Roberta on the Arts
Jumaane Smith Presents "Louis! Louis! Louis!" at Dizzy’s Club "Coca-Cola"
Home
Contact Roberta
Jazz and Cabaret Corner
On Location with Roberta
In the Galleries: Artists and Photographers
Backstage with the Playwrights and Filmmakers
Classical and Cultural Connections
New CDs
Arts and Education
Onstage with the Dancers
Offstage with the Dancers
Upcoming Events
Special Events
Culture from Chicago
Mailbag
Our Sponsors

Jumaane Smith Presents "Louis! Louis! Louis!" at Dizzy’s Club "Coca-Cola"

- Jazz and Cabaret Corner


One Taste Is All It Takes!
Visit www.MortonWilliams.com
For 12 Convenient NYC Locations
Recipes, Catering, and Weekly Specials!

Jumaane Smith
www.jumaanesmith.com

Presents:
Louis! Louis! Louis!
Jumaane Smith on Trumpet & Vocals
Shenel Johns on Vocals
Jerry Weldon on Tenor Saxophone
Dion Tucker on Trombone
Dan Kaufman on Piano
Cosimo Fabrizio on Guitar
Neal Caine on Bass
Jerome Jennings on Drums

Media: kevin@sucherentertainment.com

At
Frederick P. Rose Hall
Dizzy’s Club Coca-Cola
Broadway at 60th Street
NY, NY
212.258.9595
(Dizzy’s Club Coca-Cola Website)
Roland Chassagne, Manager
Zooey T. Jones, JALC Director, Public Relations
Rebecca Kim, JALC Asst. Dir. Public Relations

Dr. Roberta E. Zlokower
January 3, 2019


Jumaane Smith’s debut at Dizzy’s Club Coca-Cola was packed for this first set, and its wildly enthusiastic audience was vocally appreciative throughout the evening. Jumaane had some friends in the house, and everyone else felt like a friend when the last note was played. His program was called Louis, Louis, Louis! as a personally creative tribute to Louis Armstrong, Louis Prima, and Louis Jordan. The very youthful and energized Jumaane, already a master on trumpet and vocals, also prepared new originals for this show. Blues and jazz, with Jumaane’s stunning duet with vocalist Shenel Johns, lit up Dizzy’s in vibrantly showcased rhythms. Jumaane’s equally ebullient band, Jerry Weldon on tenor saxophone, Dion Tucker on trombone, Dan Kaufman on piano, Cosimo Fabrizio on guitar, Neal Caine on bass, and Jerome Jennings on drums, each presented stunning solos and duos to make this Jazz at Lincoln Center debut a huge success. Jumaane has worked with Stevie Wonder, Quincy Jones, and JALC’s own Wynton Marsalis, and he has a busy, bright future ahead of him.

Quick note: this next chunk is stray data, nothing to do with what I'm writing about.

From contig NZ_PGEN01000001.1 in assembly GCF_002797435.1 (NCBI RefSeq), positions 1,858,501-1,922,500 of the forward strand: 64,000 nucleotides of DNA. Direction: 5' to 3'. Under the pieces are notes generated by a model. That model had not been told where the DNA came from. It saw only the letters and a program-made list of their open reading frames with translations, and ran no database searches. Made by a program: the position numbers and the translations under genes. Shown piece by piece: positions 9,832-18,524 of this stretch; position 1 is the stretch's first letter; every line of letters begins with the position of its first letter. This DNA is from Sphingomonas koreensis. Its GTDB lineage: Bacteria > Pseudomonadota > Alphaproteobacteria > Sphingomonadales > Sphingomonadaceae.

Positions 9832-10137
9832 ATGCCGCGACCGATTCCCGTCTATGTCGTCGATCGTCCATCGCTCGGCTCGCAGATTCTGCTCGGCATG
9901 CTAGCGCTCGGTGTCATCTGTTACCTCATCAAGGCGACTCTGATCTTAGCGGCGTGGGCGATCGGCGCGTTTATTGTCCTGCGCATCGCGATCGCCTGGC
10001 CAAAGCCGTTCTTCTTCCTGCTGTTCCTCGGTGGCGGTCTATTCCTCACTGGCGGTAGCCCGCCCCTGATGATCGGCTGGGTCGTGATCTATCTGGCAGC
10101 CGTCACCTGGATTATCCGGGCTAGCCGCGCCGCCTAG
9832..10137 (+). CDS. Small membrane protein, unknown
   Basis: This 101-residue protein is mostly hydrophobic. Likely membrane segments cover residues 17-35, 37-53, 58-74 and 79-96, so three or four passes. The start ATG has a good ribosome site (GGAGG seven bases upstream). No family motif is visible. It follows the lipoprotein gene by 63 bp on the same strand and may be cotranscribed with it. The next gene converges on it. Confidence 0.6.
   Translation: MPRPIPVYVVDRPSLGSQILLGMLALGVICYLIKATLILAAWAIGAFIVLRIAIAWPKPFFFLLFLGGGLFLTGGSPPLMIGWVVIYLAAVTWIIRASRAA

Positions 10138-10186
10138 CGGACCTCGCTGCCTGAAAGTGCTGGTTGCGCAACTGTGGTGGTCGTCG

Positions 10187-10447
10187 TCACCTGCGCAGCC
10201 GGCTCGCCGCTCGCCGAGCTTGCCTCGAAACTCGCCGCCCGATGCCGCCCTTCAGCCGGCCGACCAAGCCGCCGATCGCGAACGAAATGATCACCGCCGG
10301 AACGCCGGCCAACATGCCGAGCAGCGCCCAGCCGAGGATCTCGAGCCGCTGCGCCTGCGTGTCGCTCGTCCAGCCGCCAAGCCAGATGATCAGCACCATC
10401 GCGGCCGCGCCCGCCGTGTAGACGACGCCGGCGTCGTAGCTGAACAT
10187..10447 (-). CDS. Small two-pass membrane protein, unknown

For Louis Armstrong, the Arlen tune, “I’ve Got a Right to Sing the Blues” opened the set, and Jumaane’s trumpet seized the stage. Jerry Weldon’s sax solo riffed on the theme, before pianist, Dan Kaufman created a shimmering, shaking New Orleans-styled theme with rousing chords. The Piaf/Louiguy/ Monnot “La Vie en Rose”, one of my longtime favorites, was next, and Jumaane sang Piaf’s lyrics in English to impact the audience’s connection. The band was inspired by Piaf’s unmatchable passion. For Louis Prima, The 1944 “You’re Nobody Till Somebody Loves You” was next, as Jumaane deepened the mood with bluesy refrains, as he switches from trumpet to song. For Louis Jordan, Jumaane sang a full-throated hymn to women’s unpredictability, with a high energy riff from the band. Jerome Jennings on drums and Neal Caine on bass added spirit, spunk, and syncopation in the moment. Cosimo Fabrizio on guitar and Dion Tucker on trombone enhanced the set with tonal textures and occasional solo interludes.

The duet, Cole Porter’s 1936 “I’ve Got You Under My Skin”, had Jumaane with his guest vocalist, Shenel Johns, in stylized lyrical turns. It was here that we heard a tantalizing trombone solo, followed by an echoing bass solo. Shenel’s solo, “The Man I Love”, also one of my personal favorites, was sung solo by Shenel with personality and pizzazz. Soon Jumaane was center stage again, with a muted trumpet rendition of “Georgia On My Mind”. His band backed him beautifully. Jumaane’s own original, “Crazy for You”, found him on both vocals and trumpet. “Pennies from Heaven”, for Louis Prima, was performed as swing, with Jumaane’s rambunctious, sassy crooning, drums, and trumpet. Also for Prima was “When You’re Smiling”, and this Dizzy’s crowd was connecting big time, tunefully entranced. A brassy trio of trombone, sax, and trumpet was a fantastic way to almost end this set, before Jerome’s solo, expansive drum rolls. In a total Mardi Gras finale, with a growling trombone, souring sax, and strong drum bash, Jumaane Smith and his band let loose.



Jumaane Smith and Band at
Dizzy's Club Coca-Cola
Courtesy of Jumaane Smith


For more information, contact Dr. Roberta E. Zlokower at zlokower@bestweb.net